New England Brewery Goes Old School to Make Steinbier, Beer Brewed with Fire and Hot Rocks

New England Brewery Goes Old School to Make Steinbier, Beer Brewed with Fire and Hot Rocks

On a warm fall afternoon, a sweet, smoky aroma drifted from the parking lot behind Queen City Brewery in Burlington, Vermont. Were they roasting s’mores? Smoking ribs? The answer was revealed as bar manager Jason Held lugged a metal bucket of flat, gray stones from the half-barrel grill up the stairs to the brewing tanks: Another batch of Vermont Steinbier was on its way.

Queen City Brewery arose from a group of friends’ love of homebrewing, their knowledge gained from careers in science and engineering and their desire to offer “world-class beer without the jet lag,” as the brewery’s motto states. Instead of trying to compete in the already-crowded world of IPA producers, however, these brewmasters stuck with the classics, including German-style Kölsch, Belgian-style blonde, Munich dunkel and English bitter ale, as well as the steinbier, which is a rarity in the United States.

(MORE: Brewers Association Lists the Top 50 U.S. Craft Breweries)

Paul Hale, one of the brewery’s founders and a former associate vice president of research at the University of Vermont, says the group learned about steinbier from The Beer Hunter, a brief television series from the 1980s in which writing legend Michael Jackson explored various types of beer. In one episode, Jackson visited the Bavarian Rauchenfels Brewery in Marktoberdorf, Germany, to learn about steinbier.

After seeing the video of the giant cage holding the rock (“stein” is German for “stone”) over a massive fire, then swinging it on a winch to the kettle, Hale says their first thought was, “We have to try to make this.”

Though steinbier is not specifically an autumn beer, the brewing of it became an annual event each October at Hale’s house. He and his homebrewing friends started out doing 10-gallon kegs, and by the time they opened the brewery in 2014, they were up to producing 50 gallons of the beer.

“We made a big event out of it,” says Hale.

Wanting to stay true to the Rauchenfels Brewery’s method showcased on The Beer Hunter, Hale and his team use graywacke from a farm in nearby Westford, Vermont. This variety of sandstone works well for brewing because it doesn’t split or pop easily when subjected to high heat or the abrupt temperature change when being transferred from the grill to the wort kettle.

(MORE:’s Big Glossary of Beer Words)

The team heats the graywacke over a beech wood fire—another replication of the Rauchenfels’ procedure—until the stones reach 1,200 degrees Celsius (2,192 degrees Fahrenheit). They then shovel the red-hot rock into a metal bucket and pair up to carry the heavy load from the parking lot into the brewery, using a hockey stick as a two-man handle.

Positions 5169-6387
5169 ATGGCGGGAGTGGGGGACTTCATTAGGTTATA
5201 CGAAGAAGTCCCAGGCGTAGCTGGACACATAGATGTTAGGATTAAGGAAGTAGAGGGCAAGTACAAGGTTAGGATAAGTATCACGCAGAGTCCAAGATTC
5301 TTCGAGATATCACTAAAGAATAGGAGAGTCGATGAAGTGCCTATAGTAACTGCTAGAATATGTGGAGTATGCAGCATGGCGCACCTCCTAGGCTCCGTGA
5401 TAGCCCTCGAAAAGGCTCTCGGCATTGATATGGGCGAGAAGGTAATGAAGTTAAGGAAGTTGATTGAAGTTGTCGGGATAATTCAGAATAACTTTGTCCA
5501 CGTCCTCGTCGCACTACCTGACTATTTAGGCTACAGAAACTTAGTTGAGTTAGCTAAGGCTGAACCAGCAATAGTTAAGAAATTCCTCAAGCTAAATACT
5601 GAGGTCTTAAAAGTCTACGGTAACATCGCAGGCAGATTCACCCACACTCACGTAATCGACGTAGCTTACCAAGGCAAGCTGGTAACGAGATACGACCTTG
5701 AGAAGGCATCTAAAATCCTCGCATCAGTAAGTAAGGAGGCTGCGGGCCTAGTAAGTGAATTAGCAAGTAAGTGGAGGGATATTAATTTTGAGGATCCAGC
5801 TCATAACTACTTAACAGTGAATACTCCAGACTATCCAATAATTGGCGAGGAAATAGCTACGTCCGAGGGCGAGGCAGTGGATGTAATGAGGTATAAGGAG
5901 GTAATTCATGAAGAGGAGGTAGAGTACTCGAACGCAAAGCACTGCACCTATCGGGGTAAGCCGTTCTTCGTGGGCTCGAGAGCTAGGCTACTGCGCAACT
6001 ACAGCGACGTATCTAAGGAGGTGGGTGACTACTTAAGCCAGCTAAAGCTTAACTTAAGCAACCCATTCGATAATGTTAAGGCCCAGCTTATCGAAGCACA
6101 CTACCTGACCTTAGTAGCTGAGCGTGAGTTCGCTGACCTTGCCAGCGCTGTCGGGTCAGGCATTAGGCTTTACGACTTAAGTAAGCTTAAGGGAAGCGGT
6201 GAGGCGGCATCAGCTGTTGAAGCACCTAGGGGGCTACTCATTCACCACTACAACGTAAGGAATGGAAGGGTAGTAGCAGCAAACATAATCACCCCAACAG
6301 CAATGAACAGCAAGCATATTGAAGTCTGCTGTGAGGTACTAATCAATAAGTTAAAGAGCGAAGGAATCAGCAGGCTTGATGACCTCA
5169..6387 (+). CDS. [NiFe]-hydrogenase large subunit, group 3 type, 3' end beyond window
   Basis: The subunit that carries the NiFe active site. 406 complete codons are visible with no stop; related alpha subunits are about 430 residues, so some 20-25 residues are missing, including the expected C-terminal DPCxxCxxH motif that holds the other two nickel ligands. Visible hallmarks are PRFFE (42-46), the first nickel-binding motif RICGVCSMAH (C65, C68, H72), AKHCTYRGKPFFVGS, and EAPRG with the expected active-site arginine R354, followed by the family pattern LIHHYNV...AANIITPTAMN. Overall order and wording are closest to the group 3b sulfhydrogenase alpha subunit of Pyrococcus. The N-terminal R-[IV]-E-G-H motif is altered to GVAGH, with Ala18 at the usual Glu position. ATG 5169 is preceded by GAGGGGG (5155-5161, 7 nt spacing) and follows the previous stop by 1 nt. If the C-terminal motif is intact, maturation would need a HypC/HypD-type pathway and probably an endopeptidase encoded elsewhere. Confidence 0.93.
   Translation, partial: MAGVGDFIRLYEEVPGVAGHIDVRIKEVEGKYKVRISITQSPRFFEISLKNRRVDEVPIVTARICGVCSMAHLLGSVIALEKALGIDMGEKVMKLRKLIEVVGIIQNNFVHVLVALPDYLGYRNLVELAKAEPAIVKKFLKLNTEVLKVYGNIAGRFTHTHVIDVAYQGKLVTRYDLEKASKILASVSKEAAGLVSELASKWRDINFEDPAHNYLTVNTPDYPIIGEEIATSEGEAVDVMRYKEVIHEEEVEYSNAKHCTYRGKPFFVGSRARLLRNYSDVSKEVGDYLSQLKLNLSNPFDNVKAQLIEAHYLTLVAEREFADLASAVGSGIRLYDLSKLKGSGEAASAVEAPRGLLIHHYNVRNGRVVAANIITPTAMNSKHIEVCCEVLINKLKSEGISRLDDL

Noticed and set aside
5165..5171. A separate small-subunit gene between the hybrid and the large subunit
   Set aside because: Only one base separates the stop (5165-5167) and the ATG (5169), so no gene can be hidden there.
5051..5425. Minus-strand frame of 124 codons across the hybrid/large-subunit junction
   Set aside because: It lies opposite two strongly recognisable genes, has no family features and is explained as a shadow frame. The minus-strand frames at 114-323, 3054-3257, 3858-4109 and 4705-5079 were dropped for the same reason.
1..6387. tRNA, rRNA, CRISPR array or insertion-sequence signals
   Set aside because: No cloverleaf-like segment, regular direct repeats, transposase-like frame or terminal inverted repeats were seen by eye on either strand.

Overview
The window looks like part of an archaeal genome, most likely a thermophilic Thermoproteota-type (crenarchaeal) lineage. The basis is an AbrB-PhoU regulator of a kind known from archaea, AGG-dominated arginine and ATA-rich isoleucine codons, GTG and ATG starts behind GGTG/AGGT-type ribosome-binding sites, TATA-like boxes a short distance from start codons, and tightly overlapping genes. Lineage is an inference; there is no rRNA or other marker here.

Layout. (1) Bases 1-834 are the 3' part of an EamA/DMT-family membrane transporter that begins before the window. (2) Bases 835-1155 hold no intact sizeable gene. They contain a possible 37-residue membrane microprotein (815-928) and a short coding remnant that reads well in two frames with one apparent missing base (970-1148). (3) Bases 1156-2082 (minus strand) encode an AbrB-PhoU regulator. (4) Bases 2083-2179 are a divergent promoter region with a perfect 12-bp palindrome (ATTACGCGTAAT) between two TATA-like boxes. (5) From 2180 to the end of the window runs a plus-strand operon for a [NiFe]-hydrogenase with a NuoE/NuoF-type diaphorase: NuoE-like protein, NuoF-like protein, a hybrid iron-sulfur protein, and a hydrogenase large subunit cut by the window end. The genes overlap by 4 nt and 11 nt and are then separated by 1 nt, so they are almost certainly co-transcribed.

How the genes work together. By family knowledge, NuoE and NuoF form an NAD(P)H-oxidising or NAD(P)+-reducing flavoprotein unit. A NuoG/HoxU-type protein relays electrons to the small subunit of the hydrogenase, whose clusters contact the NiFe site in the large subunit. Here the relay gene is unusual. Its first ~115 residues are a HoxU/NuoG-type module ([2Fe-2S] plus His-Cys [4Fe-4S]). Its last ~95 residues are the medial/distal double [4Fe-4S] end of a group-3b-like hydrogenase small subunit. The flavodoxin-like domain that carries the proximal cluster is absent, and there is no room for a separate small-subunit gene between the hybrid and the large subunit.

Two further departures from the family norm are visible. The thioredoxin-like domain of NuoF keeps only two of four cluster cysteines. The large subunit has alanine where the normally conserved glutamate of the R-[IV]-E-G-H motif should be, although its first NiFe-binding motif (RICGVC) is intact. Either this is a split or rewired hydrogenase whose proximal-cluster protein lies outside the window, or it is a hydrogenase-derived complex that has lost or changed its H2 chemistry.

Hale devised a rope and pulley system to haul the bucket up over the wort kettle and gently lower it in. The steam that pours out of the tank’s opening signifies the stones are doing their job: caramelizing the sugar in the wort to impart a delicate sweetness in the final product.

A view of Steinbier brew day. (Credit: Queen City)

Once the wort is boiled, the brewing process follows the same path as the brewery’s other beers. Though steinbier can be made as an ale, Queen City’s version is a lager.

“We wanted to have a cleaner malt character,” Hale says. “We use all German malts.”

Steinbier is not commonly made by commercial breweries in the United States.

(MORE: 7 Offbeat Places to Drink Craft Beer)

“It has to be really expensive to do it on a large scale,” Hale says. “The whole process is time-consuming and pricey. The wort boiling takes a lot longer—the brewing process takes four or five hours longer than for other beers. You’d have to charge too much for the beer. Once in a while you see somebody doing it, but they’re not doing it the way Rauchenfels did it. They’re either doing it with just a small about of rock or the wrong type of rock.”

“As a homebrewer,” Hale says, “I made very traditional styles of beer, and steinbier just fit right in. If you look at dunkel, helles, and steinbier, those are all classic German beers.”

A few months, and a couple of healed burns later, the first batch of Queen City’s Vermont Steinbier proved to be a hit, and the 500 gallons they brewed lasted just a short time.

“It was kind of a fun little adventure,” Hales admits. But never fear: Steinbier brewing is now an annual event in Queen City Brewery. is fully dedicated to small and independent U.S. breweries. We are published by the Brewers Association, the not-for-profit trade group dedicated to promoting and protecting America’s small and independent craft brewers. Stories and opinions shared on do not imply endorsement by or positions taken by the Brewers Association or its members.